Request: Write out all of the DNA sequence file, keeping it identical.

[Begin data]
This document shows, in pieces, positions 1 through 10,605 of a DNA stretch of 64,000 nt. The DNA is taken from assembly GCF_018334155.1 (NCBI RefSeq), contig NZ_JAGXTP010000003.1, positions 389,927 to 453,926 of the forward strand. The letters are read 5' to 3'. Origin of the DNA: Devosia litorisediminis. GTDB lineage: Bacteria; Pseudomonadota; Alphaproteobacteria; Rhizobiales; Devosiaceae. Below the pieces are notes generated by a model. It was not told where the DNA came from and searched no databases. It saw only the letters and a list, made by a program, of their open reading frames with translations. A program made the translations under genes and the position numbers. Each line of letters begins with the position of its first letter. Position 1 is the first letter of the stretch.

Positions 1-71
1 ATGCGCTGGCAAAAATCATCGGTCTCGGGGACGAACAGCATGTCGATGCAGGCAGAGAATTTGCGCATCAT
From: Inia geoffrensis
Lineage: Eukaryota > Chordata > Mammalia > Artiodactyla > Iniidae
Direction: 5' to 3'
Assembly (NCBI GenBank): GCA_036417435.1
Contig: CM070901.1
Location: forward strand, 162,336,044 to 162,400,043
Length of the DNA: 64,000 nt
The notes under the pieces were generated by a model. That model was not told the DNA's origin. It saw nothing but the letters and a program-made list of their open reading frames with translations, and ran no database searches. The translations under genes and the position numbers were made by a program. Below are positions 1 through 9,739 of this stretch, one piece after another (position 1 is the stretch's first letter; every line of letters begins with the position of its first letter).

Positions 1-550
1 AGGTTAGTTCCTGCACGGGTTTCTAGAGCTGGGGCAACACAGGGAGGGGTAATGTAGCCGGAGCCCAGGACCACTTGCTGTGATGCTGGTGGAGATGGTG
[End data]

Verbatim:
This document shows, in pieces, positions 1 through 10,605 of a DNA stretch of 64,000 nt. The DNA is taken from assembly GCF_018334155.1 (NCBI RefSeq), contig NZ_JAGXTP010000003.1, positions 389,927 to 453,926 of the forward strand. The letters are read 5' to 3'. Origin of the DNA: Devosia litorisediminis. GTDB lineage: Bacteria; Pseudomonadota; Alphaproteobacteria; Rhizobiales; Devosiaceae. Below the pieces are notes generated by a model. It was not told where the DNA came from and searched no databases. It saw only the letters and a list, made by a program, of their open reading frames with translations. A program made the translations under genes and the position numbers. Each line of letters begins with the position of its first letter. Position 1 is the first letter of the stretch.

Positions 1-71
1 ATGCGCTGGCAAAAATCATCGGTCTCGGGGACGAACAGCATGTCGATGCAGGCAGAGAATTTGCGCATCAT
From: Inia geoffrensis
Lineage: Eukaryota > Chordata > Mammalia > Artiodactyla > Iniidae
Direction: 5' to 3'
Assembly (NCBI GenBank): GCA_036417435.1
Contig: CM070901.1
Location: forward strand, 162,336,044 to 162,400,043
Length of the DNA: 64,000 nt
The notes under the pieces were generated by a model. That model was not told the DNA's origin. It saw nothing but the letters and a program-made list of their open reading frames with translations, and ran no database searches. The translations under genes and the position numbers were made by a program. Below are positions 1 through 9,739 of this stretch, one piece after another (position 1 is the stretch's first letter; every line of letters begins with the position of its first letter).

Positions 1-550
1 AGGTTAGTTCCTGCACGGGTTTCTAGAGCTGGGGCAACACAGGGAGGGGTAATGTAGCCGGAGCCCAGGACCACTTGCTGTGATGCTGGTGGAGATGGTG